Telehealth soared in popularity soon after Medicare started covering telehealth claims during the pandemic. There is a five-month time limit on reimbursing claims after the pandemic emergency declaration ends, which is now expected after the mid-term election. Before making reimbursements permanent, Josh Gordon, Ph.D., Director of the Health Policy Committee for a Responsible Federal Budget, recommends putting guard rails in place to prevent waste, fraud, and abuse of telehealth claims, especially in a fee-for-service model such as Medicare. Congress will also have to reconsider pay parity, since telehealth should cost less than a physical visit.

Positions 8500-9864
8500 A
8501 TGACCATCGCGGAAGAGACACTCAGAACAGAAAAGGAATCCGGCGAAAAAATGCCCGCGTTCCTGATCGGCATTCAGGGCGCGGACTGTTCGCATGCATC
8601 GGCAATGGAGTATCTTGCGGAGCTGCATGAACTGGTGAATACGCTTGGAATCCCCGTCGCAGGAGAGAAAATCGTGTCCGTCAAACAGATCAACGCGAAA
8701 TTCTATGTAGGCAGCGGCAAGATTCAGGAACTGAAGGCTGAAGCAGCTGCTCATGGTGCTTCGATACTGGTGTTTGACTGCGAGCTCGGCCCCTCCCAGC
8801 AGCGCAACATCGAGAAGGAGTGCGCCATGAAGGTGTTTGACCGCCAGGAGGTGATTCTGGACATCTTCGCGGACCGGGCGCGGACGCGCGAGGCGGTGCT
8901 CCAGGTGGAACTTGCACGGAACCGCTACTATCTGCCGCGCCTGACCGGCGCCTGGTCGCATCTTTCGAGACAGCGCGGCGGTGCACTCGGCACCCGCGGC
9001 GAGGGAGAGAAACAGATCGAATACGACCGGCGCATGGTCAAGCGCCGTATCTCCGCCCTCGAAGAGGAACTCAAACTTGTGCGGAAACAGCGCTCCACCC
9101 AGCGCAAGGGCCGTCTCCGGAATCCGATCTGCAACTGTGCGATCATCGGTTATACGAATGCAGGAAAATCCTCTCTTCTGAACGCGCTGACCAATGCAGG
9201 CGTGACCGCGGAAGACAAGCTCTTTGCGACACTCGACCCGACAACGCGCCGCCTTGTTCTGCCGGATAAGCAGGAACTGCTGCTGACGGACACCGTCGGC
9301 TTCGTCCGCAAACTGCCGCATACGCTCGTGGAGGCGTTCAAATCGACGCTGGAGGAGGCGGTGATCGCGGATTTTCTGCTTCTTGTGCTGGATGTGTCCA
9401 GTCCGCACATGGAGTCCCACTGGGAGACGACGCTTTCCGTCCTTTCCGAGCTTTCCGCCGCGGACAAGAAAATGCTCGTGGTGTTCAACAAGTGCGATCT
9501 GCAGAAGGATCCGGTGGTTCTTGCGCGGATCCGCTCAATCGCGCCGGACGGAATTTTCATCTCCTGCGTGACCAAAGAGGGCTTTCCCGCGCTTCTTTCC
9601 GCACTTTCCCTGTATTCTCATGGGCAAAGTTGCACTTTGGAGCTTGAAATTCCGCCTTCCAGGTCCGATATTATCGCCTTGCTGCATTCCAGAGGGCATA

To most, telehealth is relatively a new phenomenon. Before the pandemic, Medicare barely covered it. First, Medicare patients had to be living in an underserved rural area. If they did receive a telehealth visit, it had to be done at an approved health care facility. When the pandemic hit, and states instituted lock downs, telehealth was a saving grace because it was the only way many patients could get health care. Telehealth visits are fully covered by Medicare, but only during a public health emergency. Gordan talks about how telehealth could lead to higher health care utilization which would drive up Medicare costs. He also addresses telehealth innovation and whether “guardrails” could slow this down. The Committee for a Responsible Federal Budget released this paper on the topic on April 21, 2022.